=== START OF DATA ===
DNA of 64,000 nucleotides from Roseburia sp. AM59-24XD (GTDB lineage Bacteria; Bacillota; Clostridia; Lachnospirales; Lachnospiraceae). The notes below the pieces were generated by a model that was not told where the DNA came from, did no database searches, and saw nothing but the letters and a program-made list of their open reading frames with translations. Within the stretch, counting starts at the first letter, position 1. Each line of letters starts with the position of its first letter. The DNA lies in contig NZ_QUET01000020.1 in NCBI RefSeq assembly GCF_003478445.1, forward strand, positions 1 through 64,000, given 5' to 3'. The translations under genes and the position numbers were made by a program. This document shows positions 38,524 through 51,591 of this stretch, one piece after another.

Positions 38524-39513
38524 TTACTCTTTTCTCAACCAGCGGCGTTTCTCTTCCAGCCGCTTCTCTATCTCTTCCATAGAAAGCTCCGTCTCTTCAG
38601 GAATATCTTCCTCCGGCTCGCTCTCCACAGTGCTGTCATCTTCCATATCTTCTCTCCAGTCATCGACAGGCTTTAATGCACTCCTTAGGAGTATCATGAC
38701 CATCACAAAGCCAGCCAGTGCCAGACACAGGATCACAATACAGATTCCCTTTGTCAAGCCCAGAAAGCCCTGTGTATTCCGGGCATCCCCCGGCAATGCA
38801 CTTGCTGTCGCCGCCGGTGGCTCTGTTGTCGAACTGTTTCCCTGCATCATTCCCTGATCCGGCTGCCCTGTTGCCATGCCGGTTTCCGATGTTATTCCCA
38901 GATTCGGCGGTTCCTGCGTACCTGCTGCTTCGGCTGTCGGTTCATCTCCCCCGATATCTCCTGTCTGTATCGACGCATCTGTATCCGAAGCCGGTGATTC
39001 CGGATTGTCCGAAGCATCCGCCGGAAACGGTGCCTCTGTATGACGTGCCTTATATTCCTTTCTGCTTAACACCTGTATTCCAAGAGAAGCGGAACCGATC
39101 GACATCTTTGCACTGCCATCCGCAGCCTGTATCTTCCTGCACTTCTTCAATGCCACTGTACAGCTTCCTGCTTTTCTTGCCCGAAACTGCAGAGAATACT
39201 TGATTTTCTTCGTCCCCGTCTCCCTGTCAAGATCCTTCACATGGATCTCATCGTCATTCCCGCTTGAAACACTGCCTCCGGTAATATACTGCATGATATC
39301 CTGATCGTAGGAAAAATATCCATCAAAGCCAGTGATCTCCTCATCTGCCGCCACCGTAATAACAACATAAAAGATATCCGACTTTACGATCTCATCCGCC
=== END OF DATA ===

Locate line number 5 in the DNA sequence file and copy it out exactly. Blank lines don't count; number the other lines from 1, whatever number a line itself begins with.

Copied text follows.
38701 CATCACAAAGCCAGCCAGTGCCAGACACAGGATCACAATACAGATTCCCTTTGTCAAGCCCAGAAAGCCCTGTGTATTCCGGGCATCCCCCGGCAATGCA